The Bush-era tax cuts are set to expire at year-end, raising the current top income tax rate to 40 percent from 35. President Obama would preserve the lowest Bush-era rates of 10, 15 and 25 percent for households earning up to $200,000 annually, but increase the two top rates from 33 to 36 percent and 35 to 39.6 percent.
Mr. Romney, however, would reduce all the Bush-era tax rates by 20 percent across the board, to 8, 12, 20, 26.4 and 28 percent. Mr. Romney has said he will close some tax loopholes commonly used by wealthy taxpayers to make up the revenue shortfall, but so far has not specified which ones he will close.
One particularly big difference between the Obama and Romney tax plans?and one particularly meaningful to the Tire Industry Association (TIA) and other small business groups?is their ideas about the estate tax.
The estate tax?called the ?death tax? by its opponents?has been in existence since 1913. In 2001, Congress approved a gradual, temporary phaseout of the tax, but on Jan. 1, 2013, it is set to go back to its pre-2001 rate of 55 percent on all estates valued at more than $1 million.
President Obama would freeze the tax at its 2009 rate of 45 percent on estates above $3.5 million. Mr. Romney would repeal it, a move TIA and other groups have advocated for many years.
The Affordable Care Act (ACA), passed in 2010, is the most prominent and most polarizing achievement of President Obama's term. Along with the still-anemic economy, the ACA is the issue that could make this President Obama's only term.
Some features of the healthcare law have already taken effect?for example, the provisions forbidding cancellation of coverage on children with pre-existing conditions and allowing dependent children to stay on their parents' healthcare policies until age 26.
The most sweeping provisions, however, aren't scheduled to go into effect until 2014?the individual mandate for all Americans to buy health insurance and the establishment of state exchanges to help them find the coverage they want. At that time, employers with more than 50 workers will either have to provide health insurance to their employees or pay a $2,000 fine for every employee above a base of 30 employees.
Mr. Romney himself is vulnerable on the issue of healthcare. Much of the Republican Party's conservative base still has not forgotten that he signed a comprehensive healthcare bill into law while governor of Massachusetts. On the campaign trail, Mr. Romney has defended himself by saying a healthcare law can only work on the state level.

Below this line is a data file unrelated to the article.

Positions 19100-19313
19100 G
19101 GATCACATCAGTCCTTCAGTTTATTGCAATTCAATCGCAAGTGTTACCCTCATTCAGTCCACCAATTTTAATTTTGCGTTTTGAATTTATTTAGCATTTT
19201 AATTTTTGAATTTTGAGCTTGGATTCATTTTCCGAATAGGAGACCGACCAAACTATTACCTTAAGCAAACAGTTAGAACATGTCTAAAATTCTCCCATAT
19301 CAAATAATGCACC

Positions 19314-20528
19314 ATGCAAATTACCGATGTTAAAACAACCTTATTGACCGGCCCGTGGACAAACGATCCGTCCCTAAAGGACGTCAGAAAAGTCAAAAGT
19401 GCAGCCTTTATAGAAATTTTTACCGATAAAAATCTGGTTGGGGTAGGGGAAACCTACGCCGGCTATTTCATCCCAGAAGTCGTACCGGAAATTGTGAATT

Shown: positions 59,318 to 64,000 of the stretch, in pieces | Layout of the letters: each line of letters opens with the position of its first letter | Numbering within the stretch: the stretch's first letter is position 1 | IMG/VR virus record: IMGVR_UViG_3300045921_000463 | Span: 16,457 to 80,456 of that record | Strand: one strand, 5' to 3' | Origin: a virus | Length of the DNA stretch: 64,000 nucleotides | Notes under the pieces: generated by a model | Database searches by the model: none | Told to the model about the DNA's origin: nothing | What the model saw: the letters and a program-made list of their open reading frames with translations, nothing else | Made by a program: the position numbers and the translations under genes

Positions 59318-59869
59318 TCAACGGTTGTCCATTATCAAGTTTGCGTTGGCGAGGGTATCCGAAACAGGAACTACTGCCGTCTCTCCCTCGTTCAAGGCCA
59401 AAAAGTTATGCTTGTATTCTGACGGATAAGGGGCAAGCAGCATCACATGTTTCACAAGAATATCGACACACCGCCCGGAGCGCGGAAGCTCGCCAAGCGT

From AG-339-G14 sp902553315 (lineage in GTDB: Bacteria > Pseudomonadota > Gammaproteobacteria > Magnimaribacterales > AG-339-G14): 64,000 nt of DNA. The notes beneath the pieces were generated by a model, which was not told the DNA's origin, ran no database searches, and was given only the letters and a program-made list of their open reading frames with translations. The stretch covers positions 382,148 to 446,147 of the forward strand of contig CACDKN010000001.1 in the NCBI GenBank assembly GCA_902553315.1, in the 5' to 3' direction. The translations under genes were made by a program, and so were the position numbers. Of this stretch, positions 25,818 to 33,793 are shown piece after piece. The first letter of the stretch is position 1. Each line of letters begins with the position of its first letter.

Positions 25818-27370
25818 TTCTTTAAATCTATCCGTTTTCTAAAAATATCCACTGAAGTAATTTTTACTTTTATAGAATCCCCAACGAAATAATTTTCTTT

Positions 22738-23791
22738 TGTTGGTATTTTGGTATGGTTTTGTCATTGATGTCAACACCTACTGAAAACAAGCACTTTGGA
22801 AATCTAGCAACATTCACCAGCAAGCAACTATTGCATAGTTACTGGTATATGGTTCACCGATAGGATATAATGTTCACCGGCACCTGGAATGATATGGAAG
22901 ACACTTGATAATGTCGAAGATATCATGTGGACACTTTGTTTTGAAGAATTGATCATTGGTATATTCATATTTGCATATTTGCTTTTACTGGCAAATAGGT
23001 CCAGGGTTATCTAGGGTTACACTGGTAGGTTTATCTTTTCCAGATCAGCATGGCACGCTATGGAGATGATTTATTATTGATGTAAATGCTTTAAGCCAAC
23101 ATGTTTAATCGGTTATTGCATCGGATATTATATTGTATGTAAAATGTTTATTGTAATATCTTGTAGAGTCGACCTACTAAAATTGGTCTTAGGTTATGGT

President Obama claims the ACA will allow an extra 34 million Americans to gain health insurance, for a total of about 95 percent of Americans under 65 once the law is fully implemented.
Mr. Romney, however, claims the ACA is unworkable on its face. He claims it added $1 trillion in new healthcare spending, raised taxes by $500 billion and slashed $500 billion from Medicare.
On the national level, Mr. Romney says he will restore the states' role in regulating local insurance markets. Among other things, he has promised:
c To repeal the ACA's tax credits for individual insurance purchases in favor of federal income tax deductions for the cost of coverage;
c To turn Medicaid into a block grant program;
c To ensure flexibility to help the uninsured and the chronically ill; and
c To cap non-economic damages in medical malpractice lawsuits.
Which vision of national healthcare policy is preferable depends on whom you ask, though analysts tend to agree that the Romney plan would cost individuals more.
Families USA, a non-profit, non-partisan organization for healthcare consumers, issued a report Sept. 27 saying that families buying non-group health insurance on their own in 2016 would pay nearly twice as much under Romney's proposals ($11,481 annually) than under the ACA ($5,985).
One issue that offers a stark choice between the Obama and Romney programs is the Employee Free Choice Act, which was introduced in both houses of Congress in 2009.
That act would allow certification of a union as a workplace's official bargaining unit if union officials collect signatures from a majority of workers. Supporters of the bill, including all labor unions, say the bill would ease union certification and protect workers' rights. Opponents of the bill, including most business groups, say the bill would abridge employers' rights and introduce coercion into union certification elections by eliminating the secret ballot.
President Obama co-sponsored the Employee Free Choice Act when he was a senator, and he continues to support it as a measure to ensure workers' right to organize. Mr. Romney, however, believes the bill would harm the nation's ability to compete globally and discourage the formation of new businesses.
Mr. Romney also sides with small business in the claim that President Obama has appointed an activist National Labor Relations Board that is openly biased against employers.